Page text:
The Dajani Family

     The prominent Dajani family is deeply rooted in the history of Palestine especially in the Holy City of Jerusalem. Originally from the heartland of the Arabian Peninsula. In Jerusalem, the family was entrusted by the Ottoman Empire Suleiman the Magnificent as the Custodian's of Prophet David's Mausoleum at the Mount of Prophet David. Sheikh Ahmad al-Dajani was recognized as a reputed religious leader, and was appointed by the Sultan to be the custodian of Prophet David's Mausoleum. He died in 969 A.H. in Jerusalem, and was buried at Mamilla Cemetery. 

        The family lived in a conglomeration of apartments around the Mausoleum. When Ibrahim Pasha (1789-1848), the eldest son of Mohammed Ali Pasha the Great; the governor of Egypt under the Ottoman Empire, visited Jerusalem in 1831, the Dajani family built a special hall close to the mausoleum for his residence. This hall is still known as "al-Ibrahimiah". When Sultan Abdel Majid of the Ottoman Empire visited Jerusalem towards the end of the 19th century, a special hall was built for his residence, known by "al-Majidiyah".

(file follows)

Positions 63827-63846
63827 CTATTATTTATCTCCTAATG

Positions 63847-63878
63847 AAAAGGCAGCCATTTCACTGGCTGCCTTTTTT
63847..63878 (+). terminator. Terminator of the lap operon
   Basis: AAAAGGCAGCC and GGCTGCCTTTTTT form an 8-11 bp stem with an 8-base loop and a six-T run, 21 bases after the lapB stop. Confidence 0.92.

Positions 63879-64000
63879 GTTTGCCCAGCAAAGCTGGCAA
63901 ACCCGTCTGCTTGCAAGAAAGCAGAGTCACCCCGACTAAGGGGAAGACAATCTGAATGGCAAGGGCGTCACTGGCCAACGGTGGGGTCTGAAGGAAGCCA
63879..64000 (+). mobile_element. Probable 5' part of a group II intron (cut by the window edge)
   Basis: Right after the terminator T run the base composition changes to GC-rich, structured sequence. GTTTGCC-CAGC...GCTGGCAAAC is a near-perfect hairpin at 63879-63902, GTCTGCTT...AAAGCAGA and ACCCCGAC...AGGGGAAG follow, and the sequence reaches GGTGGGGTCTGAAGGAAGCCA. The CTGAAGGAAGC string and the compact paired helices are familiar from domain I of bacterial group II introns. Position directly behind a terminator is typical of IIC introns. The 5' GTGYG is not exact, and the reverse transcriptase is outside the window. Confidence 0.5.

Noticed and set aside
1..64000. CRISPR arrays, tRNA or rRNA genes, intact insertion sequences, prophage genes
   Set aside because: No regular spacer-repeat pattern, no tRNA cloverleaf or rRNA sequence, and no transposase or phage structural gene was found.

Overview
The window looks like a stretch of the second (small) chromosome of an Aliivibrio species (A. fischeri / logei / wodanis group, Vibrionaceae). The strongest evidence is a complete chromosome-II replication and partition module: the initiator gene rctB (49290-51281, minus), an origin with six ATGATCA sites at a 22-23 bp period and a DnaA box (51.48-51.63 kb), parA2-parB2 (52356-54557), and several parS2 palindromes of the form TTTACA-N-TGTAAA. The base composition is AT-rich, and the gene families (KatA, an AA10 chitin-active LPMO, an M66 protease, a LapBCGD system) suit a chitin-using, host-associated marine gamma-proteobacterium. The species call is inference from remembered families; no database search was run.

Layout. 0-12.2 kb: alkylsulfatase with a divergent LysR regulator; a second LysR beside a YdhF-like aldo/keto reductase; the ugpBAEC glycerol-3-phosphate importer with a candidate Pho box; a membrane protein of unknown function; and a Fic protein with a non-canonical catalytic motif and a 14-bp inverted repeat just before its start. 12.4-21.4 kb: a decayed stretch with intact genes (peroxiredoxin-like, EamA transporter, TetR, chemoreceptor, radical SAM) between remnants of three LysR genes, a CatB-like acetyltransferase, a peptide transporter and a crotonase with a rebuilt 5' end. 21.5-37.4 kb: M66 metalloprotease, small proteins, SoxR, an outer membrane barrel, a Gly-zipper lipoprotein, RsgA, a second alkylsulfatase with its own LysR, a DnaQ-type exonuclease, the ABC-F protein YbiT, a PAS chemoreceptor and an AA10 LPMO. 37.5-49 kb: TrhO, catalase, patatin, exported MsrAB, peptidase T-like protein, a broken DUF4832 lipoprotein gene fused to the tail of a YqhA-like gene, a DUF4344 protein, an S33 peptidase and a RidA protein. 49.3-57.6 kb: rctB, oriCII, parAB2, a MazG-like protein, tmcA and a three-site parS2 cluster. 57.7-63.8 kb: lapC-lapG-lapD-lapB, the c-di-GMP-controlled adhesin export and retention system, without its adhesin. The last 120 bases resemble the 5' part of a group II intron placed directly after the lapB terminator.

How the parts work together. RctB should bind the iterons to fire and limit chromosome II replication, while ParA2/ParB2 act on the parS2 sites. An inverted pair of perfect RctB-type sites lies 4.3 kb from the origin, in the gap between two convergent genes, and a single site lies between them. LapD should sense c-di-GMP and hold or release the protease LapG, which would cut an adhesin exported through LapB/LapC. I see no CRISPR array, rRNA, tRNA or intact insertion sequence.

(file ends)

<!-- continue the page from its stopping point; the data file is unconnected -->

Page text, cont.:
Prophet David's Mausoleum (Maqam al-Nabi Daoud) is located on the Mount of Prophet David, south of Jerusalem's old city wall, across from David’s Gate of Jerusalem's Wall, several hundred meters from the Aqsa Mosque. The mountain is also known by Mount Sion (Jabal Sahyoun). Origination of the word Sahyoun came from the Arabic word "al-Sahwa", which means the tower at a hill or a mountain, and also means an overlooking fortress. The site contains what is believed to be the traditional tomb of David.  It has been known for centuries by "Maqam al-Nabi Daoud".

                 On the current site, verse 26 of  chapter 38 of the Qur'an was chosen to be on the silken cover of Prophet David, " O David, surely we have made thee a ruler in the land, so judge between men justly". This remained over David's Shrine for over several centuries with love, and respect, until removed on the 18th of May 1948 by the Israelis. Houses, buildings, cemetery, and real estate that mainly belong to the Dajani family surround the site. After the fall of the site in 1948 in the hands of the Israelis; the family was expelled from the site, and the family houses were converted to a Jewish Yeshiva, and dwellings for the new settlers. The mosque on the first floor was converted to a synagogue.

      Members of the Dajani family maintained the tradition of offering a free dinner to pilgrims passing through Jerusalem to and from Mecca, until the end of the British Mandate, and the occupation of the site by Israel. The family was granted large areas of land held in trust. A tithe of the produce was paid to the family to spend it on charitable services. The tithe was collected by Ottoman administrators and continued to be collected under the British mandate, and later by the Jordanian adminstration until the June 1967 Arab-Israeli war.

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